Sunday, 25 August 2013

Germanic Pagan Tattoos


Oftentimes it seems that Germanic Paganism and tattoos go well together. Scholars tell us that the Germanic tribes of the east (eg, first the Goths, then the Rus - both peoples said to have originated in the general region of modern day Sweden) were partial to tattoos.* We know from the mummified remains of Indo-Europeans buried in Siberia in the 5th century BCE that ancient tattoos could be beautifully decorative and detailed.** Thus it is conceivable that some ancient and medieval Germanic Pagans (from the east at least?) looked a bit like this fellow in the picture on the right ->

It seems that these days most Germanic Pagan tattoos are either of Odin, Thor or Mjölnir. In my searches I came across very few tattoos of Germanic Goddesses or of any other Germanic Gods. Fittingly, animals in a Celtic-Viking design seem to be popular (though perhaps not always explicitly Pagan - unless they are ravens in pairs or Sleipnir), as are runic inscriptions and Yggdrasil, the world tree. Here follows the best of what I was able to find after countless hours of sifting through online images of Germanic Pagan tattoos.

Sunday, 4 August 2013

Y-DNA Haplogroups of Europe

Child of the Indo-Europeans tribes? Actress Ivana Baquero is from Catalonia
(Spain) where haplogroup R1b is represented by over 80% of men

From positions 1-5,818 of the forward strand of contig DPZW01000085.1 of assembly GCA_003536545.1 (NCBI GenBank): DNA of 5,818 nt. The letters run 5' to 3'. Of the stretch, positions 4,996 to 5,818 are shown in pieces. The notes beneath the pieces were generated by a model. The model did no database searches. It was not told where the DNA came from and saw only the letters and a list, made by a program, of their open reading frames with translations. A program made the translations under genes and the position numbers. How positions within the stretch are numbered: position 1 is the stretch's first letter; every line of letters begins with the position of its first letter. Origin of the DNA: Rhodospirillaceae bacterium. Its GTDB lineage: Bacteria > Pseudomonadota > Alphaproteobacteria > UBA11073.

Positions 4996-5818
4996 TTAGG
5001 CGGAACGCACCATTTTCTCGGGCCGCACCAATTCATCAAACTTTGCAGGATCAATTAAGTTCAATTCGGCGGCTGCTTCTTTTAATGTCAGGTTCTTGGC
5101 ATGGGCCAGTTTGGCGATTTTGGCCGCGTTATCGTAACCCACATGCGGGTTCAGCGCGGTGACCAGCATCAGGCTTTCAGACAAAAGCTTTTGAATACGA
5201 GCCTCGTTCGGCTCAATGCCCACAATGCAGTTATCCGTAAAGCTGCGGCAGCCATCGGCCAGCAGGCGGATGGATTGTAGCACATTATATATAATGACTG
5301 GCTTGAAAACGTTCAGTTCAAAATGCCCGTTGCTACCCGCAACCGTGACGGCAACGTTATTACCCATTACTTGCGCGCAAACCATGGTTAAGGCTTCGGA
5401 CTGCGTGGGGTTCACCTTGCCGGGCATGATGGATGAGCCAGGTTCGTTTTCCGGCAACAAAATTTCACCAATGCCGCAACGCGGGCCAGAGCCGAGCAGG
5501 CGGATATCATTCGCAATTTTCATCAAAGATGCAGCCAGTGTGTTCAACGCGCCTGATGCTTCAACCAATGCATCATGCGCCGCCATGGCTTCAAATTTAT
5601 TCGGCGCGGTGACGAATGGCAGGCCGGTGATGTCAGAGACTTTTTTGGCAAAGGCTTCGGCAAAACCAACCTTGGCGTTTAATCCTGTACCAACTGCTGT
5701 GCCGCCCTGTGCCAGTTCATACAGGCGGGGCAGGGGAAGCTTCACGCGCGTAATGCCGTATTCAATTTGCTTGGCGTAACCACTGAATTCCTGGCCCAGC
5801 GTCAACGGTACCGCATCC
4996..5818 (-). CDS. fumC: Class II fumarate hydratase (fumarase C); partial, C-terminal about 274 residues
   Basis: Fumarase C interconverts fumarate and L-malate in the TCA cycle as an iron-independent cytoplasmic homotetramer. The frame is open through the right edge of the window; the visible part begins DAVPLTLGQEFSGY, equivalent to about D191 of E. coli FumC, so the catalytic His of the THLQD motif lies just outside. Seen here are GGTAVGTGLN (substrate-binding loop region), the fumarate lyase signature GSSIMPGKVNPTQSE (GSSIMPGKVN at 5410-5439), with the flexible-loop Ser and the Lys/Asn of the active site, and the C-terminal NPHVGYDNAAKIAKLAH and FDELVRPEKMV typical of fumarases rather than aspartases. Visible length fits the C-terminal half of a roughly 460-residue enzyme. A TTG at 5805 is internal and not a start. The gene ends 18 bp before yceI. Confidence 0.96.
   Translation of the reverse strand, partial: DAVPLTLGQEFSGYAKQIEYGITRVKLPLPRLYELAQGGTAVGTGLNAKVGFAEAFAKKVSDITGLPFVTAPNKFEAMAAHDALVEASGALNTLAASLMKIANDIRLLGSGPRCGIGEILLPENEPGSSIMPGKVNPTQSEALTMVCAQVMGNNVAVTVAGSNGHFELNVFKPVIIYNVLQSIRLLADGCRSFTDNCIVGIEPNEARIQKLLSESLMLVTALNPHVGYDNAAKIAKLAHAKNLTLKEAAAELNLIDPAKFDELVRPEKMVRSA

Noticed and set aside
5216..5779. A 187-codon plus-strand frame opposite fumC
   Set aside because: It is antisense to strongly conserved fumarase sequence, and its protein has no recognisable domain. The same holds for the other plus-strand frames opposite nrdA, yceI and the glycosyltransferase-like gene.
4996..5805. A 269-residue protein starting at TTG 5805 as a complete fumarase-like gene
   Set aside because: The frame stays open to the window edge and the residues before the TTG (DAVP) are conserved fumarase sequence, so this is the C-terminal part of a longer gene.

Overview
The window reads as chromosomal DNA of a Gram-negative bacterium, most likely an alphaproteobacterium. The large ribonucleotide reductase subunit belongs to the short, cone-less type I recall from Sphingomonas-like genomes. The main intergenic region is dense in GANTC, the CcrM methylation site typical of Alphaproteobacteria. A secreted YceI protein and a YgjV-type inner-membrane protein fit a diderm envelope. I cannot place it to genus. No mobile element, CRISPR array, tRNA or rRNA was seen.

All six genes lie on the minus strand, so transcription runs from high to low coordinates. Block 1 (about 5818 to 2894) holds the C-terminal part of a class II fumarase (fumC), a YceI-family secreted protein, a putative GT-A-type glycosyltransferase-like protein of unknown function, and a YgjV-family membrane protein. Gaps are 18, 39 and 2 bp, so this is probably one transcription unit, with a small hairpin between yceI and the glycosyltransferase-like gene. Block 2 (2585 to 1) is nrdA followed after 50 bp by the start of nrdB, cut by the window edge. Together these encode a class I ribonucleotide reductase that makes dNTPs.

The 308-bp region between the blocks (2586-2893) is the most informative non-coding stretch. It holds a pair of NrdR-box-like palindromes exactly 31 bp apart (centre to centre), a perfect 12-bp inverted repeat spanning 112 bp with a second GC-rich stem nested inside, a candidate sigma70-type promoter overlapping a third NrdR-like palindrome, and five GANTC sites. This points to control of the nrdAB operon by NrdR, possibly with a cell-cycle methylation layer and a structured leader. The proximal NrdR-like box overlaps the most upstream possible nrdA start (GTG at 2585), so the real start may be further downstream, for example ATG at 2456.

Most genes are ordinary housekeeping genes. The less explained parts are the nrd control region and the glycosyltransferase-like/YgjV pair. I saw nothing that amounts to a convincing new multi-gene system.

Last week I discovered what Y-DNA haplogroups are and I was fascinated, for they represent the most reliable analysis of the genetic make up of nations that science has offered to date. Being a child of Europe I was most interested to learn about the ethnic/genetic make up of people from this region (excluding post WW2 immigrants). As I did I was surprised, amused and somewhat discomfited to learn that there really is no such thing as ethnic purity and just about everyone is related to everyone else – and not just in Europe. I also realised that the pride I have felt regarding my Indo-European ancestors (probably represented by haplogroups R1a and R1b) should perhaps be balanced with an acceptance that the Indo-Europeans encroached on lands traditionally belonging to the “native” inhabitants of Europe (represented by haplogroup I) – who did not die out, but interbred with their possible conquerors – and who are also almost certainly my ancestors. Then there is the real possibility that I have some ancestors belonging to various other haplogroups with diverse origins, such as J2 and G2 (west Asian), N1C1 (north Asian) and E1b1b (north African) – which are found across European populations.